What becomes of the broken-hearted? They go shopping, get drunk and have unprotected, meaningless sex. I have done all of those things at one time or another, and many other acts of lust, self-loathing and despair. But, like, whatever.
I believe it to be a common thing that bitterness, loneliness and hate are far more effective motivators of artistic expression than contentment, love and tolerance. Perverse but true.
Years ago I went with a friend to see a theatrical performance which was little more than a ball of fluff. Afterwards my friend said “Well, that was not written by an unhappy man” and I know what she meant. We met the cast afterwards and one of their friends immediately said to us “Wasn’t that just the loveliest thing, ever?”.
Although I was polite, I declined to agree, and he took me to task on what I thought was wrong with it. There was nothing wrong with it, I guess, but I just do not find smug, self-satisfaction to be a moving artistic experience in the least. I talked to the director later and he looked down his nose at me, in both senses, and I recognized that quality in him that Willard observes about Kilgore in “Apocalypse Now” (1979 Francis Ford Coppola).
“He was just one of those guys with that weird light around him. He just knew he wasn’t gonna get so much as a scratch here.”
I’ve met people like that before and since: young, good-looking, talented people who just know they are going to succeed. But why? Because they always have done. They make comfortable middle-class art that is enjoyed by comfortable, middle-class people and, most importantly, selected for funding by other comfortable, middle-class people.
But I’m not bitter.
In 2003, after being in a relationship for 15 years, 10 of which were mostly happy, one thing led to another, and I betrayed my partner with another woman. At first emotionally, and then sexually. Those are the facts, but it took several years to pass before I realised that I had been the unfaithful one. It felt like the relationship was over years before, and so it took almost no effort for me to cross what seemed to be an inevitable bridge. And so I guess it wasn’t my fault?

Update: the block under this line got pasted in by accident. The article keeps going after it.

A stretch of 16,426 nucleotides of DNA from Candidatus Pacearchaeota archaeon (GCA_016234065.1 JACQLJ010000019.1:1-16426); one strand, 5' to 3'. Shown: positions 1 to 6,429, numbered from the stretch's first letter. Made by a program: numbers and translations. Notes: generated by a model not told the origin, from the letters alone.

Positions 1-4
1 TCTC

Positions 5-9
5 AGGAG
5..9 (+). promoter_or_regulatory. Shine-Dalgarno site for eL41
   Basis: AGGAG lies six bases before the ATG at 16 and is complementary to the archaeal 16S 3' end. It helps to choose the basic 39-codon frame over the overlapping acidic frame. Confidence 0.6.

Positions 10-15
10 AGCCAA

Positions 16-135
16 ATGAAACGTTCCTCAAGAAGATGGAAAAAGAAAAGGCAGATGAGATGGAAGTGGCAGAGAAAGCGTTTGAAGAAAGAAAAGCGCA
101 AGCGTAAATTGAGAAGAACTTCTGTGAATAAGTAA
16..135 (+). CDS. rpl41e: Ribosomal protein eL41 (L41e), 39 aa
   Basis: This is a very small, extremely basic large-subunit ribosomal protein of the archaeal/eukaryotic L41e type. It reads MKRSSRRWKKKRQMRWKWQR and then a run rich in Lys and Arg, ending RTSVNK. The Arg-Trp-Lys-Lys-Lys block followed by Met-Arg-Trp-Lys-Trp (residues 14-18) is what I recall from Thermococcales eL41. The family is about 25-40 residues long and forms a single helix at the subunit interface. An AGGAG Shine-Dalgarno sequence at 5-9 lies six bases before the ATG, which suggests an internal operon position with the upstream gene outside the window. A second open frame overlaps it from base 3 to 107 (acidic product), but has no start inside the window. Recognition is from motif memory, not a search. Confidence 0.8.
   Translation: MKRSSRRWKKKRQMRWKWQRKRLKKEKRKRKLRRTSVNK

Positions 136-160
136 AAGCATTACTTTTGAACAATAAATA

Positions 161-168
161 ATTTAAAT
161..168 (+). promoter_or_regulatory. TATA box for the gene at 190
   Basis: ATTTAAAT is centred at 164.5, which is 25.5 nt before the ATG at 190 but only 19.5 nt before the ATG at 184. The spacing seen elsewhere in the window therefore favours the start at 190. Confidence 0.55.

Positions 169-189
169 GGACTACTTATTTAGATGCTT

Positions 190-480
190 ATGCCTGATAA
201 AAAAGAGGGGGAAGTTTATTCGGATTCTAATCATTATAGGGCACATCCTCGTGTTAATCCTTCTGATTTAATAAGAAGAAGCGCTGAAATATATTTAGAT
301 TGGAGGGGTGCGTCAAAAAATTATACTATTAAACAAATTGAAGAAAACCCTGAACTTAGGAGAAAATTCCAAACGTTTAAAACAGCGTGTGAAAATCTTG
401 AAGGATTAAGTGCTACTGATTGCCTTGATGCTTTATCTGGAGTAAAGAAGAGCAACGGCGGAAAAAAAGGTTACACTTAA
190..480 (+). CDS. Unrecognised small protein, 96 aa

The next few years were very chaotic, emotionally, and I went out with more women in two years than I had in the previous twenty. However, despite all the problems, there is only one woman that I got involved with that I wish I had never met, although several of those liaisons were unhappy and inevitably doomed.
But what I have come to realise is that some people do not invest what people like me invest in a relationship, because for them it’s just a transaction, or maybe they have that weird light around them.
I remember that time as very productive, creatively, if not emotionally.
Anyway (getting back to the misery and self-loathing), I had one of my “brilliant” ideas; I would collect the poetry I have written into a small volume and call it “That bitch broke my heart (and other stories)” and self-publish it. I know I have a small collection of poems about relationships that were written at a very particular time in my life (the that bitch bit) and, although it is not going to amount to a collected works, it might make a slim volume worth publishing, along with the other stories.
However, when I came to look at what I have from that period (the stuff that is worth publishing), there is nowhere near as much good material as I thought.
It turns out I’m not really a poet, but I did have a few moments.
The upshot of all this navel-gazing is that the emotional upheaval was highly motivational, creatively, and I miss it in that sense. However, I do not miss the loneliness, frustration and years of low self-esteem. I met my wife in 2008 and I haven’t written a poem since.
I will be publishing “That bitch broke my heart (and other stories)” in some form. Online initially, with a low production value printed version available soon after.
Via Black Daffodil Press.